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Dunkirk

Dunkirk (dŭnˈkûrk) [key], Fr. Dunkerque, town (1990 pop. 71,071), Nord dept., N France, on the North Sea. It is a leading French port with daily ferry service to Ramsgate and Dover, England. It is a steel center; oil refining, shipbuilding, food processing, and the manufacture of electrical equipment are also important. Among Dunkirk's chief exports are construction materials, steel products, cement, fruits and vegetables, sugar, fertilizer, and pre-assembled structures. Probably founded c.7th cent. A.D. and often fortified, Dunkirk played a key role in the struggles in Europe that extended over centuries; it was ruled successively by Flanders, Burgundy, Austria, France, England, and Spain. Ceded briefly in the 1650s to Oliver Cromwell, it was bought back permanently from Charles II by Louis XIV in 1662. The town withstood an Anglo-Dutch bombardment in 1694 and an English siege in 1793. During the 19th cent. improvements were made on the harbor, and Dunkirk grew in commercial importance. During World War II, more than 300,000 Allied troops who were cut off from retreat on land by the German breakthrough to the French Channel ports were evacuated (May 26–June 4, 1940) from Dunkirk. The retreat was carried out by all kinds of available British craft, some manned by civilian volunteers, and was protected by the Royal Air Force. It is considered one of the epic actions of naval history.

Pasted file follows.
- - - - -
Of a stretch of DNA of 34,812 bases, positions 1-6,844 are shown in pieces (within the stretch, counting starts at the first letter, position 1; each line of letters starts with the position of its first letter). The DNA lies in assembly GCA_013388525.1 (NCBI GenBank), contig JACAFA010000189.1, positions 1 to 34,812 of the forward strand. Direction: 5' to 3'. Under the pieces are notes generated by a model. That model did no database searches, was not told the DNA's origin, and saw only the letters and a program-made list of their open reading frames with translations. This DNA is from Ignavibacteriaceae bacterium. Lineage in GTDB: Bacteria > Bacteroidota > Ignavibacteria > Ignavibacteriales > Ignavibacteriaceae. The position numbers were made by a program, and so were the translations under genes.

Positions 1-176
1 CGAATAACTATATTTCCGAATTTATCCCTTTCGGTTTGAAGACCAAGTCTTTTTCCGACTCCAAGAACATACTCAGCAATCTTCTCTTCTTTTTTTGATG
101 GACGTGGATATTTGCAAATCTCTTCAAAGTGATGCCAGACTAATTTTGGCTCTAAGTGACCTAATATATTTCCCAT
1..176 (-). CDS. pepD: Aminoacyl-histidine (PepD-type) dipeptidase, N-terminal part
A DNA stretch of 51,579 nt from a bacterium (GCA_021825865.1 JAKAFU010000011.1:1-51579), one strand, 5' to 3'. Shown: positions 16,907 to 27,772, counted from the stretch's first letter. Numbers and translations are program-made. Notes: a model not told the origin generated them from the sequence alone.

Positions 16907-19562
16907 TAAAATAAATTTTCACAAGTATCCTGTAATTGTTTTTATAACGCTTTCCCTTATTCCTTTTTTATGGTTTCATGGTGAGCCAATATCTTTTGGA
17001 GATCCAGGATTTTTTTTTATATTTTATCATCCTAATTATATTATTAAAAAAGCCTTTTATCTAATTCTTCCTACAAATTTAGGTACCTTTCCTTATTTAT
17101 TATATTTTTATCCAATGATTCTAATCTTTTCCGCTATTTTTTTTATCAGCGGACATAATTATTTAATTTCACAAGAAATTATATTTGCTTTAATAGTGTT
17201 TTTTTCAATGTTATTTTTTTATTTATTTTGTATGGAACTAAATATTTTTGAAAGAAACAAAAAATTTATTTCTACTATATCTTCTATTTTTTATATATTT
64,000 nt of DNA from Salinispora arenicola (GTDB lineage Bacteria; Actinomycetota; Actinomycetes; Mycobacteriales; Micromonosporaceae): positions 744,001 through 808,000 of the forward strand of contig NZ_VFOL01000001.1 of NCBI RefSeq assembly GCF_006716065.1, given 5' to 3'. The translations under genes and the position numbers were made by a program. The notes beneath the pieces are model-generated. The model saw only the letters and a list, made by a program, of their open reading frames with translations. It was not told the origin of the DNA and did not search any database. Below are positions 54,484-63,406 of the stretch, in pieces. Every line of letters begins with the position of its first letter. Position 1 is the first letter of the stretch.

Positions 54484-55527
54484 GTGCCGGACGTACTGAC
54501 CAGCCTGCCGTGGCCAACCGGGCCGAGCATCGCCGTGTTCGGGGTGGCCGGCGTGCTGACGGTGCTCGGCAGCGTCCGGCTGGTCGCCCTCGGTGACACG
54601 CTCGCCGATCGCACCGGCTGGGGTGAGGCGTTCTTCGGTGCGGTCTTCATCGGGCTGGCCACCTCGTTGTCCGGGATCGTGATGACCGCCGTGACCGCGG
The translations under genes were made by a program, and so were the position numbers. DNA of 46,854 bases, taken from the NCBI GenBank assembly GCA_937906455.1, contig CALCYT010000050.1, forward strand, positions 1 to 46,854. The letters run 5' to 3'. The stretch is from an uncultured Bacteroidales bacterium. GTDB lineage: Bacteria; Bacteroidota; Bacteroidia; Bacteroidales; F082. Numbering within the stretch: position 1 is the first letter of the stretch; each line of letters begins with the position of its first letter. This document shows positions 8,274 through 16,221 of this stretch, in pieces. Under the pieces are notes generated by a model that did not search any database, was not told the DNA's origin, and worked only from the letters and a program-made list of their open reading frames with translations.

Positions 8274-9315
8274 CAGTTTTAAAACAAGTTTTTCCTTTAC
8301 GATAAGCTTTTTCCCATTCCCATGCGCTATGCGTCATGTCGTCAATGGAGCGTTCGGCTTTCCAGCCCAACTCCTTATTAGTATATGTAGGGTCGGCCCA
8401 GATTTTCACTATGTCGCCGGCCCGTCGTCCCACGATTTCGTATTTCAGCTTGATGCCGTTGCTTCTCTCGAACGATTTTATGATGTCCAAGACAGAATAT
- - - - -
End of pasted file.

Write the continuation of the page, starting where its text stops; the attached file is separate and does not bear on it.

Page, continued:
See studies by P. Turnball (1978), J. Harris (1988), and H. Sebag-Montefiore (2006).

The Columbia Electronic Encyclopedia, 6th ed. Copyright © 2012, Columbia University Press. All rights reserved.

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